The rumoured venues for this year’s Four Nations are encouragingly varied as rugby league continues to break new ground.
The headline venue is of course Anfield, currently undergoing a significant re-development, and the final could be the first step in a significant partnership between the home of Liverpool FC and rugby league.
A return to the Olympic Stadium, where New Zealand beat England last autumn, is also a positive to retain the London-presence, and though choosing the tired ground at Workington may be a surprise, it has been a regular host of Scotland games in recent years and its use is just reward for the loyal supporters that have turned out there to cheer on Steve McCormack’s men on what has been a remarkable journey in the past decade.
New ground is set to be broken with a double header at Coventry’s Ricoh Arena, now home to the relocated Wasps rugby union team. For too long, rugby league seems to have bypassed the midlands as a possible growth region, and it will be interesting to see what reception is gained there, particularly given the newly established rugby union presence in the area.
There has been criticism of the delay in announcing the dates and venues, but the RFL find themselves stuck between a rock and a hard place.
Accused of a lack of ambition if they hold it in rugby league-owned grounds, such as Warrington and St Helens, it’s difficult for them to secure dates at football grounds as the new season fixtures aren’t drafted until June, giving barely four months notice for fans.
It seems this year they’re trying to force through the Anfield deal as the headline venue, and leave it at that when it comes to football.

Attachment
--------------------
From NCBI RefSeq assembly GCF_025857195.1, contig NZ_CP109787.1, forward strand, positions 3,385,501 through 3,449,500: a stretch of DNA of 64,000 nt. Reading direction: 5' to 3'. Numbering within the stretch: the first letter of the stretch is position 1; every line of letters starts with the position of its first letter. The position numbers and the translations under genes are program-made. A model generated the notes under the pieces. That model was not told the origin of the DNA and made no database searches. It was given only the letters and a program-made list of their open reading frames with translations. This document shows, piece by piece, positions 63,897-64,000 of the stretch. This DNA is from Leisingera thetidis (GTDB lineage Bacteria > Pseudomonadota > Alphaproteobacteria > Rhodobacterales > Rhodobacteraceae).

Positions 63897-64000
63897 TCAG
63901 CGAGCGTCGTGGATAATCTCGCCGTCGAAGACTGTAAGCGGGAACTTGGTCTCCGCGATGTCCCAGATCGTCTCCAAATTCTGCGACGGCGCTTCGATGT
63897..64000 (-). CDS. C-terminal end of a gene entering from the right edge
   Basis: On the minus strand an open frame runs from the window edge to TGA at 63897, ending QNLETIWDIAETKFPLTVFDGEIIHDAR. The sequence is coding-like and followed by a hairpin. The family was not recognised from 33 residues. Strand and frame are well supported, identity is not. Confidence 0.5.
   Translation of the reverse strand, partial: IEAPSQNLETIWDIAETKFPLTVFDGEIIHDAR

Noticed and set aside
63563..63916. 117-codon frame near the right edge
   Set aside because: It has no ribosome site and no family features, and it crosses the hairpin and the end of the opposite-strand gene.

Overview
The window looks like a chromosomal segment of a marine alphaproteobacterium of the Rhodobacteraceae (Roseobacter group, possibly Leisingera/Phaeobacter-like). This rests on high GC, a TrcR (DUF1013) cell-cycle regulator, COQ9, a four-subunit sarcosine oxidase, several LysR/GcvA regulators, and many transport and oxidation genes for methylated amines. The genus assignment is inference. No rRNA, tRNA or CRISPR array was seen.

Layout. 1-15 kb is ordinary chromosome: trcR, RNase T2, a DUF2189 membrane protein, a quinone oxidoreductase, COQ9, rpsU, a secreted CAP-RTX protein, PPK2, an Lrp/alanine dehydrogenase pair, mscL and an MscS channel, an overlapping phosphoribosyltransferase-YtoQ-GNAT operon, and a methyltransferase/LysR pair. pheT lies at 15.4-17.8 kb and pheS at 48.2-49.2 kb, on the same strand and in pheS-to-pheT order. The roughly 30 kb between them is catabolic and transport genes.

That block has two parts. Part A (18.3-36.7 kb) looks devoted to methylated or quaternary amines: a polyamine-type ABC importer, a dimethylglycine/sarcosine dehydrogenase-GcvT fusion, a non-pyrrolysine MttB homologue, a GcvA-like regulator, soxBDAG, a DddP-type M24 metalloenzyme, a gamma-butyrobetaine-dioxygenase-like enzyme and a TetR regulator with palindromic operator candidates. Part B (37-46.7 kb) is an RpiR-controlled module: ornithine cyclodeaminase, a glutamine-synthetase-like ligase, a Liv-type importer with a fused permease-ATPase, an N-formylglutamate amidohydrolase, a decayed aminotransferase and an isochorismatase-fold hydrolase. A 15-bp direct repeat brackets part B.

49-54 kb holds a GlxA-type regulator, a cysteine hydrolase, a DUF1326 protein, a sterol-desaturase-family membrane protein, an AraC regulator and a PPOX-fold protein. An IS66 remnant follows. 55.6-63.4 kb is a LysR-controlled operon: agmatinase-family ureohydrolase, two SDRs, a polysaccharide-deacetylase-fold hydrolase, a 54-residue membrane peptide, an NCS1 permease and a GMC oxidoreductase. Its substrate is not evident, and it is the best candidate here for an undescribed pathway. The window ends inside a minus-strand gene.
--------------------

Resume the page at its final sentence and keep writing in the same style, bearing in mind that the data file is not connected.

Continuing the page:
A sign of this is the decision to play the usual Hull-based game at the KC Lightstream Stadium, home of Hull KR, as opposed to Hull FC’s KC Stadium. The city’s football team do not yet know whether they’ll be playing in the Premier League next season or not, and the new stand at Hull KR is certainly well worth a visit.
What last year’s series victory against New Zealand showed was that there is a clear appetite and justification for international rugby league, that is undoubted. The trouble is with just two fully professional domestic competitions in the world, it’s very hard to get them in other than in the end of season period.
It presents a challenge for the organisers to ensure that people who are engaged by the internationals have the pathway to enjoy rugby league on a more regular basis.
The NFL has enjoyed a huge surge in popularity on these shores, but who can point to Jacksonville or Seattle on a map?
What’s key about these Four Nations is getting new people to the venues.
And if the Anfield game means a few thousand Scousers become exposed to rugby league, that can only be good for St Helens.